India, a land rich in dry beans, peas and lentils,
supplies to its general; populous a diet high in protein, minerals,
vitamins and fiber. These beans, peas and lentils are classified as
legumes, i.e., plants having pods with edible seeds used fresh or dried.
Dried legumes can be stored whole or split, and when split they are called
dals. The word dal has a common connotation for all Indians, meaning a
soup-like preparation made from any leguminous plant. Dal is generally
served with Indian bread or rice, and sometimes it is eaten straight from
the bowl as soup.
Legumes are enjoyed by everyone because of its
nutty taste and soft texture and occupy a very prominent place in Indian
cuisine because of its low cost and high nutritive value. If the meals
are properly supplemented with complementary proteins, one could get a
well-balanced diet inexpensively. Realizing this, people starts including
them in their daily meals. Their flavorful,. Delicious and versatile
quality led to the creation of countless recipes thus enriching the
vegetarian cooking with its wonderful varieties. Dried beans,. Peas and
lentils are cooked as a vegetable or with vegetables and sometimes
combined with protein foods to make a main dish,. Or a side dish like a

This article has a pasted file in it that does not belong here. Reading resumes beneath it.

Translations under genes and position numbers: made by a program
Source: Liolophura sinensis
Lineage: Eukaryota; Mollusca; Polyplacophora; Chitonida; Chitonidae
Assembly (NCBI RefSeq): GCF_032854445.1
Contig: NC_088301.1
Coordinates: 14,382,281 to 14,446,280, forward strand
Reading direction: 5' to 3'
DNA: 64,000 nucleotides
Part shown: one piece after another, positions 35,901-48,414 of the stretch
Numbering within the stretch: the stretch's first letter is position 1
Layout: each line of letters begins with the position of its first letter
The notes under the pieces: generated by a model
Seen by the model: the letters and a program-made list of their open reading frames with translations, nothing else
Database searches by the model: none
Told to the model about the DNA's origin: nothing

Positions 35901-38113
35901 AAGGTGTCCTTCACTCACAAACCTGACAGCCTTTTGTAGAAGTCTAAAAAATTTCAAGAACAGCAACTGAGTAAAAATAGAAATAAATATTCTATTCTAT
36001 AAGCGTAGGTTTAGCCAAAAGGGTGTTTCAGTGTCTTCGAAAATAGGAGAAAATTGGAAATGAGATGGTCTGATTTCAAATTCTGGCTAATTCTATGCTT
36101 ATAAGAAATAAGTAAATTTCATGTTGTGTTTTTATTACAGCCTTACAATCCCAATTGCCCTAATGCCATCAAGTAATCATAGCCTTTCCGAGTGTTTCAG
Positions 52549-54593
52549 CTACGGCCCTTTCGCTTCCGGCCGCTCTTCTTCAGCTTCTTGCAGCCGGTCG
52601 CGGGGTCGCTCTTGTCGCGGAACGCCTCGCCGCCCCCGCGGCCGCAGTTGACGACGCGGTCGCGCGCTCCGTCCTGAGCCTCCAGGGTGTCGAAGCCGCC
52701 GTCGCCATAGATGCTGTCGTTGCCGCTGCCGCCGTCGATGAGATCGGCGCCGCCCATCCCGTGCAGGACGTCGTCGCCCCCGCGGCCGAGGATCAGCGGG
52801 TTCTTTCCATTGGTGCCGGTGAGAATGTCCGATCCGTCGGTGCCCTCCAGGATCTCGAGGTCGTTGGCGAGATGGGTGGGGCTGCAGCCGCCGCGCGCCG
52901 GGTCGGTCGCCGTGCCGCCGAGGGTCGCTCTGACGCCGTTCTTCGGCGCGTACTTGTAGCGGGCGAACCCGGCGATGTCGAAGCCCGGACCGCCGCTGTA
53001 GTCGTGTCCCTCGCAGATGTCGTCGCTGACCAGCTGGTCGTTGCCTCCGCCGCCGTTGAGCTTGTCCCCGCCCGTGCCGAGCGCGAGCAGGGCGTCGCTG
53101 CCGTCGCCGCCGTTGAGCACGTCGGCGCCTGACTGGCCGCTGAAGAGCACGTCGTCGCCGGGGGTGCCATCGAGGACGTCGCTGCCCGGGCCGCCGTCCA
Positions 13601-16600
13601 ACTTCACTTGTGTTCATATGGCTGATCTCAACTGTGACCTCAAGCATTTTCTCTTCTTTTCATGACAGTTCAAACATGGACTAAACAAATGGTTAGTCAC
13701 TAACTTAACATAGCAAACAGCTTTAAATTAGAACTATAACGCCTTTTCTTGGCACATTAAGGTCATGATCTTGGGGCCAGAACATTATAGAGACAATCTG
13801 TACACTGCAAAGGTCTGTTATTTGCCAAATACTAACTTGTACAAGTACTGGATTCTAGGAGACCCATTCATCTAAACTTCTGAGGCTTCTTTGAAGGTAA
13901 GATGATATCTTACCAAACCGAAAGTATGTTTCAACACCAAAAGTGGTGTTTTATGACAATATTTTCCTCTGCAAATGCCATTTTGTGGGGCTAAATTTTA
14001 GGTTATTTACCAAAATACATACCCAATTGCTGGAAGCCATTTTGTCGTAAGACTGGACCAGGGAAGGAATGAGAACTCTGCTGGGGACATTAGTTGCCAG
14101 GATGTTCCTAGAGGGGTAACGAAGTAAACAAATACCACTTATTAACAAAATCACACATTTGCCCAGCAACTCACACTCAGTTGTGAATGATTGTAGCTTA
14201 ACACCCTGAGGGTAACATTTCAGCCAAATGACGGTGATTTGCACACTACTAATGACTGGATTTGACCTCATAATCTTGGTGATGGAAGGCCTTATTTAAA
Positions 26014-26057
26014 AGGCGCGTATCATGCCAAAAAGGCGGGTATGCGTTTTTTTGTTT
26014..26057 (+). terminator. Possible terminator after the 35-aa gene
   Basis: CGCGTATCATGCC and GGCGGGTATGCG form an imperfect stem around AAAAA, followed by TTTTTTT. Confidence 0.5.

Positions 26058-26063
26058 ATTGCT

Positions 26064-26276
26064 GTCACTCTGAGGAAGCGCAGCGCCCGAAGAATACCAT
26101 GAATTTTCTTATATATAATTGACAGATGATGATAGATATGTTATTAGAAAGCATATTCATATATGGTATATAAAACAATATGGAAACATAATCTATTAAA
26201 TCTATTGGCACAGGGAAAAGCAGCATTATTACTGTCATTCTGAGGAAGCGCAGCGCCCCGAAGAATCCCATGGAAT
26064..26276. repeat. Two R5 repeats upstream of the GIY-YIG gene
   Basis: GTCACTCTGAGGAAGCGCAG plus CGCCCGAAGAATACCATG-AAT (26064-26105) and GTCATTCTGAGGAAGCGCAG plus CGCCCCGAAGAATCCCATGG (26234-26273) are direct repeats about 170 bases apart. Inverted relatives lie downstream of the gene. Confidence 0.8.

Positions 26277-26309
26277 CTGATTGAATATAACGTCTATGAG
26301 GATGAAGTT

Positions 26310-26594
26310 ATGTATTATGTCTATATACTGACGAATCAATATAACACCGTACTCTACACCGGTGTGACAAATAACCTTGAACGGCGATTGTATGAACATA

dip. Legumes are cooked in many different ways by different cuisine�s,
i.e., by mashing,. Mixing, pureeing, stuffing or baking. When one becomes
familiar with the cooking methods,. Once can create innumerable recipes
according to one�s choice and liking.
Though legumes are high in protein value, they are
considered incomplete as they lack one or more of the eight essentials;
amino acids which are necessary for our growth. As such, proteins consist
of 22 amino acids, out of which 14 are made, in the body and eight are to
be derived from the plant protein. Plants like nuts, cereals, beans,
peans and lentils are high in protein. To make complete proteins they
must be judicially combined with each other so that they can supply all of
the eight amino acids necessary for a healthy and strong body. But the
question is how to combine foods to make a complete protein? So, for the
benefit of the readers a chart is given to help plan a complete protein
meal; for yourself and your family.
Note: All the dried bean, peas and lentils must be
picked over carefully before cooking because it has foreign particles and
sometimes tiny stones. They must also be washed thoroughly before
cooking. If you do not have the beans, peas or lentils, the recipe calls
for try to substitute with the ones available in the market. But make
sure that split lentils are substituted with split peas. I am sure your
recipes will taste delicious and you will add new recipes to your
mung ni dal)
1 cup mung dal 2 Tblsp
ghee, butter, or oil
2 cups water 1 medium
tomato, chop fine
� tsp cumin seeds 1 small
capsicum, chop fine
1 Tbisp coriander-cumin powder Salt to taste
� tsp turmeric Juice of �
� tsp hing 1 tsp
chopped coriander leaves
Pick over and wash the
dal. Cover with water just above above the level of the dal and soak for
approximately half and hour.
Add 2 cups of water to
the dal. Bring to a boil on high heat. Turn down the heat and simmer on
low for about 20 minutes.
In a separate pan heat
the ghee and add the cumin seeds. As the seeds start to brown, add all
the dry spices. Saute the spice mixture for 1 minute. Add the tomatoes
and capsicum. Saute for 3 minutes. Add this mixture top the dal.
Add salf and lemon juice
to the dal and cook for another 10 minutes.
Garnish with coriander